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 Posted:   Feb 10, 2011 - 6:18 AM   
 By:   Jim Phelps   (Member)

...that inspire such loyal and dedicated fan bases?

Whether it's Star Trek or Star Wars, Battlestar Galactica or Space 1999 what is it about science fiction programs that they inspire such devotion? Westerns, medical, and cop shows have always been popular, but they don't foster the kind of fan base a science fiction show does. I bet one could find a website dedicated to the most obscure sci-fi TV program, and it's always made me wonder what it was about the genre that made its fans so...fanatical. wink

 
 Posted:   Feb 10, 2011 - 6:25 AM   
 By:   mastadge   (Member)

I think you're looking at it form the wrong angle: it's not that SF shows inspire such loyal fanbases, as that the people who are most likely to enjoy SF shows are more likely to be obsessive enthusiasts. smile

 
 
 Posted:   Feb 10, 2011 - 7:49 AM   
 By:   Octoberman   (Member)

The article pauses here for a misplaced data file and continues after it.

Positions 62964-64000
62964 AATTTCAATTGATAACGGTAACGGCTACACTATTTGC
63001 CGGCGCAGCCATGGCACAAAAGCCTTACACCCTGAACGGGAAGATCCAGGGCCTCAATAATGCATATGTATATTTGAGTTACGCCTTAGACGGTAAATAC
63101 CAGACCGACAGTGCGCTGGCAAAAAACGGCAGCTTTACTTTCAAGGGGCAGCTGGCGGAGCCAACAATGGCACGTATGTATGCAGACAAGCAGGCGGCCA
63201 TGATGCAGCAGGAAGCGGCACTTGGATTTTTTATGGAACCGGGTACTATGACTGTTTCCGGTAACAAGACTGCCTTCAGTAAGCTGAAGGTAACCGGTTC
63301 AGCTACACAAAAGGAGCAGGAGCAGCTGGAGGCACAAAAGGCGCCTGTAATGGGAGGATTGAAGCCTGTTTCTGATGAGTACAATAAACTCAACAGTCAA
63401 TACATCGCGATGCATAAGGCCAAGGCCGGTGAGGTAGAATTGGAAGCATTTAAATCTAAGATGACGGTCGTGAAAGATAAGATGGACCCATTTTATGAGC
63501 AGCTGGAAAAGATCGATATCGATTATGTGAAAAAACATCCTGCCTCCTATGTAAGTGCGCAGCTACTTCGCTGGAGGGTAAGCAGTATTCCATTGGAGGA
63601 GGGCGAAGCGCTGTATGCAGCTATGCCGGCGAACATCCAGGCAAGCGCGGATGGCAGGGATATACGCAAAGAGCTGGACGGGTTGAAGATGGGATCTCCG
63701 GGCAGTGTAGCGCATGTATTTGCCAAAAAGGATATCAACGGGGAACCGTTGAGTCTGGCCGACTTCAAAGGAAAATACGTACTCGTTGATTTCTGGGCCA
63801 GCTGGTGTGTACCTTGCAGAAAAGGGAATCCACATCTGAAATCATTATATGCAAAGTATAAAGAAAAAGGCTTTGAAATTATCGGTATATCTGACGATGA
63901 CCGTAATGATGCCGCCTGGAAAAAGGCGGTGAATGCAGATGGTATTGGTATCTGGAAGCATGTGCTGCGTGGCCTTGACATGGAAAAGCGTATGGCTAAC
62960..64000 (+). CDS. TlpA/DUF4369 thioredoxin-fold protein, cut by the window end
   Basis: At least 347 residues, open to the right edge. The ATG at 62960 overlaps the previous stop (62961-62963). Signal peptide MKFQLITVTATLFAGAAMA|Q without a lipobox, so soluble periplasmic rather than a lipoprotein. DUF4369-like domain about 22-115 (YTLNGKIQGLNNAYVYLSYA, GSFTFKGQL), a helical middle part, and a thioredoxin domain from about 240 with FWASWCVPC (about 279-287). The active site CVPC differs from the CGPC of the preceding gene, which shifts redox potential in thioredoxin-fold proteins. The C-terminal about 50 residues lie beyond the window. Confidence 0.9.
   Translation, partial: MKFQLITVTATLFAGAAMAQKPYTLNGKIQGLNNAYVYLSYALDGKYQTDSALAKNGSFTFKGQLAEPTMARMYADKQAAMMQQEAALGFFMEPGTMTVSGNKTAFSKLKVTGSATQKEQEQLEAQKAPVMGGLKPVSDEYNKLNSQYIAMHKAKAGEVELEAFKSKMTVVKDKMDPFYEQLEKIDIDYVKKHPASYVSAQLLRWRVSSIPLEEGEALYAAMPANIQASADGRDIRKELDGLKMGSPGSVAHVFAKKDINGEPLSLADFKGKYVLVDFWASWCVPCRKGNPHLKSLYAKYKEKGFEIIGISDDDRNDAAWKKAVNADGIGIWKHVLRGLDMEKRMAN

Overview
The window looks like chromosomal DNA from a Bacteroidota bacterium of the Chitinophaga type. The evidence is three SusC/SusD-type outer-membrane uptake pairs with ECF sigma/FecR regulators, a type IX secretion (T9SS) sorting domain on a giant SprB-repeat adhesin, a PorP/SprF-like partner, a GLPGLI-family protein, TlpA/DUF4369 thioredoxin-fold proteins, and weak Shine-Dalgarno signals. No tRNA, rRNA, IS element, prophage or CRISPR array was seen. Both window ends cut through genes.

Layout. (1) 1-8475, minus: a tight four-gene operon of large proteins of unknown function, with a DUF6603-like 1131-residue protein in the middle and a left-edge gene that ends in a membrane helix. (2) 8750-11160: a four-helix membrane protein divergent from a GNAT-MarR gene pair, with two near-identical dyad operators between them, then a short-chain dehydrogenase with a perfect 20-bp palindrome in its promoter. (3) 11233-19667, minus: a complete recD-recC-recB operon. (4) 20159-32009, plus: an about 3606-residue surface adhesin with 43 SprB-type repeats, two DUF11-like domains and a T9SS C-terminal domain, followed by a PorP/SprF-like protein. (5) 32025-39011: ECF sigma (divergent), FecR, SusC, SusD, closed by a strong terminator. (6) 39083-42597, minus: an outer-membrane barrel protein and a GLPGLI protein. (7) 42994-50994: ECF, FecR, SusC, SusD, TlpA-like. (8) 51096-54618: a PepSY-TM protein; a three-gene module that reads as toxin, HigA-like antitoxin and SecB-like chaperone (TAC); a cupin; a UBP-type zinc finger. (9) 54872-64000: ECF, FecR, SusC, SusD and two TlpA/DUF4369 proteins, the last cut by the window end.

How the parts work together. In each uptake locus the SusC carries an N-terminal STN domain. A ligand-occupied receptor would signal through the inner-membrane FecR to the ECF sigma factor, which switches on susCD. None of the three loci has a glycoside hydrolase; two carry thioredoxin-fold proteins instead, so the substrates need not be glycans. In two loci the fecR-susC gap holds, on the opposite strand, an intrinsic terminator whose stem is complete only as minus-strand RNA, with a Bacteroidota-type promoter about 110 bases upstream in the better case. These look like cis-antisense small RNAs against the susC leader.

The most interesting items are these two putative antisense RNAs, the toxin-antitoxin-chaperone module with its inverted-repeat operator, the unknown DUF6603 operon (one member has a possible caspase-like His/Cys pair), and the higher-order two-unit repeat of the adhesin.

Six of one, half-dozen of the other.

Except Thermians.

 
 
 Posted:   Feb 10, 2011 - 8:11 AM   
 By:   nxbusby   (Member)

Well for one thing, theres a lot more to think about in sci fi shows. For those who want to come home at the end of the day, and turn off their brain, those are why shows like CSI, Simpsons, Grey's Anatomy, etc exist. For those who want to engage their brain, and take the story to the next level, thats why theres sci fi. Take Lost....I couldnt wait for the next question, clue, or the next book to be shown onscreen. I've read them all. And then if its good sci fi, it examines the human condiition and lets one ask questions about themselves and each other. And maybe someone doesnt like an ending to a particular series, but I dont think it made the journey any less thrilling. Unfortunatly, all people seem to like these days are the pitiful excuses for TV shows. The days of X Files, Battlestar Galactica and Lost are over. Fringe is awesome, but its solid proof thats people just dont care. Even with the new ratings...which arnt new..just carry overs from Thursday.